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Saturday, November 12, 2011

Little-Big Game Remains an Iconic Event

With the weather cooperating, the 84th version of the Little-Big Game between neighbors Burlingame and San Mateo high schools was a smashing success. The capacity crowd at San Mateo, well-behaved and attentive, numbered well over 4,500 enthusiastic souls. There was food, music, hoopla and, yes, even some prep football. Burlingame won, 33-28, by stifling a last-ditch Bearcat push which ended inside the Panthers' 10-yard-line as time ran out. But, as is typically the case, the game was almost incidental. It's really the community atmosphere that matters most. It becomes a throwback event, something right out of the 1920s when the rivalry began during the administration of Calvin Coolidge. You almost expect Andy Hardy to be in attendance. But cellphones and iPads have a distinct way of altering one's perspective. All that said, it would be fair to say that, unlike the ever-changing nature of California suburbia generally, the Little-Big Game seems certain to endure as one of the Peninsula's truly iconic diversions. And that, for sure, is a very good thing.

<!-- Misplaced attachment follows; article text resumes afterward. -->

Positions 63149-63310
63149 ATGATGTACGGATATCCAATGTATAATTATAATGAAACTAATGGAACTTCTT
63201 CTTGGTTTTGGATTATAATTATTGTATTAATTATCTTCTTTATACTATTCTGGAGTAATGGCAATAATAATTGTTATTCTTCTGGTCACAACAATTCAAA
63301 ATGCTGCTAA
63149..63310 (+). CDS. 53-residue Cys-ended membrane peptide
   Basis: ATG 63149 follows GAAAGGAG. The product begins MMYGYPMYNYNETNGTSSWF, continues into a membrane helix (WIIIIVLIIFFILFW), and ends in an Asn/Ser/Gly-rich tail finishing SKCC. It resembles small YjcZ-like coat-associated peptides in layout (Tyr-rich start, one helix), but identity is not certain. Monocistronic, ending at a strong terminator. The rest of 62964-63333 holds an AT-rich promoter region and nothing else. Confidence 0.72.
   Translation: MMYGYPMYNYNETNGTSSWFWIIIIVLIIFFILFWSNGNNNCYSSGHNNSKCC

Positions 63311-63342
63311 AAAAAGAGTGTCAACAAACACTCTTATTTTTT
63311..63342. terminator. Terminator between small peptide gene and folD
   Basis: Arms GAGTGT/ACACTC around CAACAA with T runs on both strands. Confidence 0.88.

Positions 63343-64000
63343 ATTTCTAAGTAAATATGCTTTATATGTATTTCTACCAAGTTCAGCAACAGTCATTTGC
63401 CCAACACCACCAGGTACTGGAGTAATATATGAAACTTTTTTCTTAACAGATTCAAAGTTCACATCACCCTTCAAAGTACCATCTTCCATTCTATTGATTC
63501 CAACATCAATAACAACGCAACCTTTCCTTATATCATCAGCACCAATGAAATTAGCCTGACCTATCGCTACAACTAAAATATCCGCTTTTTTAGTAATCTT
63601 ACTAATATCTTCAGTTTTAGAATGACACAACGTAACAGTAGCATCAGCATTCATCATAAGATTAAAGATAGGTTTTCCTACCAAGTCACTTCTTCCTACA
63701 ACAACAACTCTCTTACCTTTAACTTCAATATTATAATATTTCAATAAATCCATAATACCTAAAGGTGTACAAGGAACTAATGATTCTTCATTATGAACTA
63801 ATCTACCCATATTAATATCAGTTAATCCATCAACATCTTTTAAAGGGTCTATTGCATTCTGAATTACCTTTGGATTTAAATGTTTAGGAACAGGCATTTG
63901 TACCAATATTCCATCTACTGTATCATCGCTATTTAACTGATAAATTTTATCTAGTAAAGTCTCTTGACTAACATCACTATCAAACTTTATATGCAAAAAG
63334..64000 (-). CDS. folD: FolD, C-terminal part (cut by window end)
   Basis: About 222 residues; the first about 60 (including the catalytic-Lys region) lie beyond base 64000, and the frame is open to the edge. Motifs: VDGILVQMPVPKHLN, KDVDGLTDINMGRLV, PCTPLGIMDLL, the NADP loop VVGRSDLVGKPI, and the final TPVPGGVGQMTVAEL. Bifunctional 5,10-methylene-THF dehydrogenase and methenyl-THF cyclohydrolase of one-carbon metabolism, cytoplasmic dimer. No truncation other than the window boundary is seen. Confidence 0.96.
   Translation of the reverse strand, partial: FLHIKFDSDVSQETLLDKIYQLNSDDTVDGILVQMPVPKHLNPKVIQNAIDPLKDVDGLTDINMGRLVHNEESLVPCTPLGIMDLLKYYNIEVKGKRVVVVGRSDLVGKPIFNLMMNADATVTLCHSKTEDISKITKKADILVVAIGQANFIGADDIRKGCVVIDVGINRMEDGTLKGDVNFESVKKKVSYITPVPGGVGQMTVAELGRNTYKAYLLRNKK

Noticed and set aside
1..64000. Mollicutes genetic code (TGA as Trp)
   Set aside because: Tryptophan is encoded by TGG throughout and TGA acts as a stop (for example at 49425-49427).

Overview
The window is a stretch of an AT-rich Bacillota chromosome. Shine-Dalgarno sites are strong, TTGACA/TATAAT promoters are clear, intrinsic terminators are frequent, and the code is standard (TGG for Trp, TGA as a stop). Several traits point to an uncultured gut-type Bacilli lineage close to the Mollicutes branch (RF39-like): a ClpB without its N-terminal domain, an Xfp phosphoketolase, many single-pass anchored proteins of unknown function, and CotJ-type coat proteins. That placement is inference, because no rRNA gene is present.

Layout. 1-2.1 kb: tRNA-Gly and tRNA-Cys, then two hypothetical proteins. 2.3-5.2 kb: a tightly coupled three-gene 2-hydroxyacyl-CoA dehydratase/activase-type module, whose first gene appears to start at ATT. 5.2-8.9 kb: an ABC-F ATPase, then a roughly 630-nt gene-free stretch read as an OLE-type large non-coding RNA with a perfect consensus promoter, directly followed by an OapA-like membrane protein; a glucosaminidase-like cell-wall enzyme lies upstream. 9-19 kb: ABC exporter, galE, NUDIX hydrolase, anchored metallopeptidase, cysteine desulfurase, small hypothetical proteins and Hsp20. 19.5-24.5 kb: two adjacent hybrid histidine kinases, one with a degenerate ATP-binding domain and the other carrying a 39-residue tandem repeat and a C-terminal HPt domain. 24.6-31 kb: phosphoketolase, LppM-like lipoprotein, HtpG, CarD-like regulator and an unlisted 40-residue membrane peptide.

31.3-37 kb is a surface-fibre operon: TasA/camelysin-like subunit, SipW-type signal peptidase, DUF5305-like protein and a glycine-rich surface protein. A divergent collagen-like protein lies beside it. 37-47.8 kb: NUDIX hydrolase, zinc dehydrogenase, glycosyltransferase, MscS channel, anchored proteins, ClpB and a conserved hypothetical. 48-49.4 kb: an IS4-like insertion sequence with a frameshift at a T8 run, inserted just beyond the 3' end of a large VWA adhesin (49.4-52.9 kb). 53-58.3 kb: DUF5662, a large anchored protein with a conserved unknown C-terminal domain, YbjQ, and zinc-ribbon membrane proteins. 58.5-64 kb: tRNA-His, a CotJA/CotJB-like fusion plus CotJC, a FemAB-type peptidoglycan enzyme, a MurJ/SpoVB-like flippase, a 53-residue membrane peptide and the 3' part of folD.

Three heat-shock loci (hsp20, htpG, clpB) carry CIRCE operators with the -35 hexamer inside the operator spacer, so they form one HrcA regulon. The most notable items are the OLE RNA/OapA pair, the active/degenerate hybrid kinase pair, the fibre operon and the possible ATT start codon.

1 comment:

  1. In 2010, San Mateo County Child Protective Services Social Worker, Damion Caldwell, MSW, took a leap of faith by creating his own social work intervention for a community that historically needed support: THE COMMUNITY COLLEGE STUDENT ATHLETE. Fast forward to 2012, and Damion has managed to garner the attention of the NCAA, NFL, National Football Foundation, and some of Silicon Valley's Giant Venture Capitalists. Why?? He travels all over North America do make sure that student athletes from his "JUCO", the historical College of San Mateo, stay on track and earn their college degrees through his pioneer mentoring program, Walk Through Inc. ( )


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